• Are you paying out of pocket? What is your price range? Therapy is an investment in yourself so you should expect to invest monetarily as well. That being said, many therapists do sliding scale or reduced fees based on income or need.

  • Are you using a benefits card (HSA/FSA)? What limits do you have on it and what time frame and price point would you need to make it workable?

  • Do you have out of network benefits? If so, you may be able to work with more therapists if they provide a superbill (a fancy insurance company receipt) so that you get reimbursed for sessions.

Next, get specific about what you want help with and how you want to be helped

  • Identify your main concern with your mental health (i.e. anxiety, depression, trauma, grief, etc)

  • Do you want to do talk therapy? Do you want to create behavior changes? Do you want to change your thinking? Do you want to learn new skills? Do you want to process something?

  • How long do you see yourself committing to the process? (Hint: you should give yourself at least 3-6 months, as you are creating a relationship with another human and learning new things and that takes time)

  • What characteristics are you looking for in a therapist? Do you want someone who just listens/validates? Challenges you? Has certain availability? Has specialized knowledge in a specific topic? Is part of a specific group/identity? Etc.

  • Do you want to be seen online or in-person?

Once you have an idea of what you might want, use google. Optimize your search by including some specific information such as:

  • "LGBTQ+ counselor near 55455"

  • "Trauma therapy + Minneapolis"

You will likely see therapist directories such as PsychologyToday, Mental Health Match, Therapy Den, Open Path Collective, and more when you search. These tools are a great way to see snippets of different therapists all put together in one area.

If you are using insurance, you can skip right to the directory of therapists that your company provides to you.

Once you narrow down a few therapists that you are interested in, check out their websites and book a consultation. Many therapists will do free consultations to see if you are a good fit for them, too. When you are looking at their content, do you feel like they already understand you? If so, that's a good sign that you are an ideal client for them. Their marketing messages are speaking directly to you because you are who they are great at working with. If you are not feeling that spark, it may not hurt to still do a consultation with them to see if there is something with their personality or approach that pulls you in!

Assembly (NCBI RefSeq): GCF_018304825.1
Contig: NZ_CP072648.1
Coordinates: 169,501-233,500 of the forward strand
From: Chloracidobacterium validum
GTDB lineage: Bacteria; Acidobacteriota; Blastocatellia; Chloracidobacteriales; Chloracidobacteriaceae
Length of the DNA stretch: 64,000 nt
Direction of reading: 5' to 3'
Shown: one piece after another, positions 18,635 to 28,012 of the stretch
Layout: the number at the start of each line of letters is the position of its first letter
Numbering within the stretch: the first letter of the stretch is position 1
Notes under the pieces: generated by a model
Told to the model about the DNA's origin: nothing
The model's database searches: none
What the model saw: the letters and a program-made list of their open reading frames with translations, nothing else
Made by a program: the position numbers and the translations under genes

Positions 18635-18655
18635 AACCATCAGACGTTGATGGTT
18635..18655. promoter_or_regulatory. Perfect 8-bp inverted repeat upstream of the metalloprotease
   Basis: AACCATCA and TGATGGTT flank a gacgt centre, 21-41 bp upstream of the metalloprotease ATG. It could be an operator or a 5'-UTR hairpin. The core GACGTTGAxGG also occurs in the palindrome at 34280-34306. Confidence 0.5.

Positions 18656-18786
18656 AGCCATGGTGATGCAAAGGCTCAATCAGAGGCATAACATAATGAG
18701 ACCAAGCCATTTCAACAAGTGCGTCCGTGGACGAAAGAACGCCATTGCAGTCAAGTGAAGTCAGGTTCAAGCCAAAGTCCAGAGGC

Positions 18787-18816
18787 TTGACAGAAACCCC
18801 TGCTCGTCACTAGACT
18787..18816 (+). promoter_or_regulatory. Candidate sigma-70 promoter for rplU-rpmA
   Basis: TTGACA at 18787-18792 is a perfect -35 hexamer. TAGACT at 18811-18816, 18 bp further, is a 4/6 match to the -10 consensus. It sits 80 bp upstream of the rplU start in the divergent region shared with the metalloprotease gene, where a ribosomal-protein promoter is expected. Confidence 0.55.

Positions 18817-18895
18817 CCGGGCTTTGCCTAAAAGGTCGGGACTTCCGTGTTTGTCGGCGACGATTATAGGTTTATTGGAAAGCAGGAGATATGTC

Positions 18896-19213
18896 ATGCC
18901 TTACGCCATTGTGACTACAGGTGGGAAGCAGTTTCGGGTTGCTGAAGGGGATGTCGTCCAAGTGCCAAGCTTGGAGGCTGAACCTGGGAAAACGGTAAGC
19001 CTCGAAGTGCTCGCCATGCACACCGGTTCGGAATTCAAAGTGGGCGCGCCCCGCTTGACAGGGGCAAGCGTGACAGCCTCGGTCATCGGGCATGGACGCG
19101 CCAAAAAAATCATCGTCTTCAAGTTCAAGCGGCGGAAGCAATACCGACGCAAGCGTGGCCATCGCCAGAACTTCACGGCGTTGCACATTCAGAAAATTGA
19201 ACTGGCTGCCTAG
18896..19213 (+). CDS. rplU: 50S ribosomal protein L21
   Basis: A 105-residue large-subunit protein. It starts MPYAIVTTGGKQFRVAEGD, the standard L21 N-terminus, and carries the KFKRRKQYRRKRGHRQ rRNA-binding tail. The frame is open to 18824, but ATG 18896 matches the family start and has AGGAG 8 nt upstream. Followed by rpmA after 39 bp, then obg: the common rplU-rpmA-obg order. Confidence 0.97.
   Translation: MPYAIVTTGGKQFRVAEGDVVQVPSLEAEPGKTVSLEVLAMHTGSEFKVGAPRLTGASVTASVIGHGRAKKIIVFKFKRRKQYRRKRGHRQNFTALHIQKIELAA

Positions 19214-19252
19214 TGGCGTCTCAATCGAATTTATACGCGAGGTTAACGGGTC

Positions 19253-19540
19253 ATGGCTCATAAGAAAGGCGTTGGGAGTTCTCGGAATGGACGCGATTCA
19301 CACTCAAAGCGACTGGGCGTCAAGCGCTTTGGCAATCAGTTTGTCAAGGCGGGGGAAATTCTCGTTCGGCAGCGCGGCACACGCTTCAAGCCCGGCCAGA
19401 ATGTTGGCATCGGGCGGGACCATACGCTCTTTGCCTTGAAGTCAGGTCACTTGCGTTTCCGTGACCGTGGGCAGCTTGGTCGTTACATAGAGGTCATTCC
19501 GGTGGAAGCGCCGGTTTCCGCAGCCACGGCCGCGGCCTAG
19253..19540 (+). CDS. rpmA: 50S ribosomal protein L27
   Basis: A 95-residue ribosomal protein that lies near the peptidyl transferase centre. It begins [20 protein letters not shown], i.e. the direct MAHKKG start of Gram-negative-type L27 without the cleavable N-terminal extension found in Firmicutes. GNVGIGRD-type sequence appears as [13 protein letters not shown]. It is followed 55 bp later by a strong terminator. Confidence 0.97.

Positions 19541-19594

Once you have the consultation booked, it's a good idea to have some questions ready for your therapist so you can get a feel for them. Some ideas for questions include:

  • How much do you charge per session? What is your cancellation policy?

  • How often do we meet? How does scheduling happen?

  • What types of therapy do you do

Once you have your therapist all picked out, the rest is up to you! Each therapist has their own style and they will guide you on the next steps.

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It's common knowledge that mental health and physical health are closely connected. Research consistently shows that taking care of your physical well-being is crucial for good mental health, and vice versa. When we talk about physical health, it's essential to consider various aspects beyond just going to the gym. Today, let's focus on the gut-brain connection.

The Gut-Brain Connection

You may have heard the saying that your gut is like a second brain. Surprisingly, about 95% of your serotonin, a neurotransmitter associated with mood, is produced in your gut. But serotonin doesn't only impact mood; it also plays a significant role in cardiovascular function and digestion.

The gut-brain connection acts as a communication highway for your autonomic nervous system and hypothalamic-pituitary-adrenal system (HPA). Your autonomic nervous system takes care of vital functions like heartbeat regulation, respiration, lung function, and digestion, all without conscious effort. The HPA system regulates hormones and cortisol production.

So, how does this relate to your gym routine?

To optimize strength and conditioning, your gut microbiome needs to be in good shape, supporting these bodily functions. This is why nutrition is key – it ensures your gut microbiome functions optimally, creating an environment that regulates your mood, autonomic nervous system, cardiovascular system, hormone system, and digestion.

Here are some simple ways to support your gut microbiome and improve the gut-brain connection:

  1. Avoid processed foods: Your gut microbiome thrives on whole foods that supply essential nutrients for cellular function. Processed foods with added preservatives or other unnecessary ingredients are not ideal.

  2. Stay hydrated: Water is vital for every cell in your body to function properly. Hydration is essential for best performance.

  3. Eat enough: Adequate calorie intake is crucial. If you don't provide your gut with enough of the right calories, it can only do so much with what it's given.

  4. Eat intuitively: Restrictive diets, consuming foods you dislike, and excessive exposure to diet culture can create problems. Listen to your gut and give it what it truly needs.

By following these tips and prioritizing your gut health, you can enhance the gut-brain connection and support its many functions. Remember, your gut plays a significant role in your overall well-being, so taking care of it goes beyond the gym.